Commandant of the Marine Corps Gen. Robert B. Neller speaks to Marines and guests during the Semper Fidelis Society of Boston Luncheon at the Boston Convention and Exhibition Center, Nov. 12, 2018. Gen. Neller was the guest of honor and guest speaker. (U.S. Marine Corps/Sgt. Olivia G. Ortiz)

Deploying troops to the U.S.-Mexico hasn't hurt Marine Corps readiness as much as previously reported, Commandant Gen. Robert Neller told lawmakers on Tuesday, directly contradicting the "unacceptable risk" to readiness the Corps' top officer had explicitly detailed in a pair of internal memos that leaked last month.

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Airmen with the 379th Expeditionary Civil Engineer Squadron pump water from a flooded common living area to an area with less impact on the local population, Dec. 13, 2009, in Southwest Asia. (U.S. Air Force/ Staff Sgt. Sharon Singer)

The definition of insanity, the old saying goes, is doing the same thing over and over again and expecting a different result — a definition that applies perfectly to the Trump administration's response to the looming national security threat of global climate change.

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uilder 2nd Class Victor Iracheta, assigned to Naval Mobile Construction Battalion (NMCB) 3, hammers a post to help level a wall during a project to build a k-span structure onboard Camp Shields in Okinawa, Japan. (U.S. Navy/Mass Communication Specialist 2nd Class Michael Lopez)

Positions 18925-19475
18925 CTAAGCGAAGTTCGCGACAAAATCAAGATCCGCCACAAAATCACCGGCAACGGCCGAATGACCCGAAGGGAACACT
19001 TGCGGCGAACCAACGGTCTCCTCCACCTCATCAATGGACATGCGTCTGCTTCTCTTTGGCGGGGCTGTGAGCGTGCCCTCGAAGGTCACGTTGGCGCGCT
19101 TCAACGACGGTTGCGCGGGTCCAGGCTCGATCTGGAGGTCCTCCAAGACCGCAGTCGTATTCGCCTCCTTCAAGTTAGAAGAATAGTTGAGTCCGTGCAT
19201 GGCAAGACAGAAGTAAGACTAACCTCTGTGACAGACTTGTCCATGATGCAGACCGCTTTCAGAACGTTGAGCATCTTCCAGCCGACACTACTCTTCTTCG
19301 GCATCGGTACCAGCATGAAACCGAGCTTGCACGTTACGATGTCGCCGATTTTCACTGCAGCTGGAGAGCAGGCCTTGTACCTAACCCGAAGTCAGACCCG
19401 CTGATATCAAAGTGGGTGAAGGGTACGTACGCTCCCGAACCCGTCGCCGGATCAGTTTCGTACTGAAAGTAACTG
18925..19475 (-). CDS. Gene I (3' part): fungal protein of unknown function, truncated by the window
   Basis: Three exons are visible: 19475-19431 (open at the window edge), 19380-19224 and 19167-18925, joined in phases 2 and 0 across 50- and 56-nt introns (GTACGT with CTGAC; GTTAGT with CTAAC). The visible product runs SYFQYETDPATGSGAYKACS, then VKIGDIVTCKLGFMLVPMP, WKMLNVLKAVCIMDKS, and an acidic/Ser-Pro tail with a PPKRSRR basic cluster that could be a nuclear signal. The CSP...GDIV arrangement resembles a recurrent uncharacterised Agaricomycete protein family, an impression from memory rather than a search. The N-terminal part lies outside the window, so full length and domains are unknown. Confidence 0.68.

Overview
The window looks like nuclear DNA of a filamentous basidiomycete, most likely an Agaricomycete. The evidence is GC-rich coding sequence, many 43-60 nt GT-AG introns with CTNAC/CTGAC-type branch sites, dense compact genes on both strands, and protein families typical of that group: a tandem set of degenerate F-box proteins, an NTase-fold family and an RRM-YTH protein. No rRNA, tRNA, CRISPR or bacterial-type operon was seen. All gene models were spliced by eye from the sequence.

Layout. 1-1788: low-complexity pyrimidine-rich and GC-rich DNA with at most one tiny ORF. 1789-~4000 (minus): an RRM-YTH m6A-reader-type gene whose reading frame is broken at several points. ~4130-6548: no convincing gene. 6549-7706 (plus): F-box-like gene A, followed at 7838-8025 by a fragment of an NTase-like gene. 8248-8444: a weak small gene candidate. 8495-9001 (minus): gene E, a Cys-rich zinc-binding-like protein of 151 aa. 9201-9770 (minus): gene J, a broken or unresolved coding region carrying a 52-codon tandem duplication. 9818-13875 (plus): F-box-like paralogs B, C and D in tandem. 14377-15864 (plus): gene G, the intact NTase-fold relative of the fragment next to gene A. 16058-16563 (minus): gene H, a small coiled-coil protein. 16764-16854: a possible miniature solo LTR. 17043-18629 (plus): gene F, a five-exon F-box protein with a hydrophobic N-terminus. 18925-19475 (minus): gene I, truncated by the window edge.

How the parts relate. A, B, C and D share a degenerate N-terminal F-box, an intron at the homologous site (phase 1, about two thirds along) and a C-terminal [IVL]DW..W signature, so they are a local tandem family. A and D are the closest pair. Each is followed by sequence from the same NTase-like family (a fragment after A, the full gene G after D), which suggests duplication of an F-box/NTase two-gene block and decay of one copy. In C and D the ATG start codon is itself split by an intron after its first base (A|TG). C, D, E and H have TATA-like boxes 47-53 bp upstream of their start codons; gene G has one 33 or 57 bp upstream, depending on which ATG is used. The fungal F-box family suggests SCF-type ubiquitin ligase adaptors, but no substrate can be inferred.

WASHINGTON — The Navy is considering building a 14-foot flood wall around the Washington Navy Yard to protect the historic complex along the Anacostia River from rising sea levels, internal Department of Defense documents show.

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Photo via U.S. Army/Pfc. Andrya Hill

During his confirmation hearing in January, Secretary of Defense James Mattis vowed that the Department of Defense would take the national security challenges posed by climate change seriously, despite the President Donald Trump’s well-documented skepticism on the matter. But a new government report suggests the Pentagon isn’t taking all the necessary steps to address climate’s impact on readiness worldwide — and the delay may be rooted in a delicate dance by DoD officials to reconcile its security concerns with the White House’s firm opposition to mainstream climate research.

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Photo via DoD

Climate scientists in the federal government have been on the defensive since President Donald Trump took office in January. But military leaders will continue to address the risks that climate change poses to bases and national security, a senior Pentagon official said at a conference on Oct. 27 on sea level rise.

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DOD photo by U.S. Air Force Staff Sgt. Jette Carr

The Department of Defense has circumvented a mandate by President Donald Trump to stop preparing for climate change and, under Defense Secretary Jim Mattis’ leadership, is moving forward with an Obama-era plan to address global warming as a serious threat to national security, Military Times reports.

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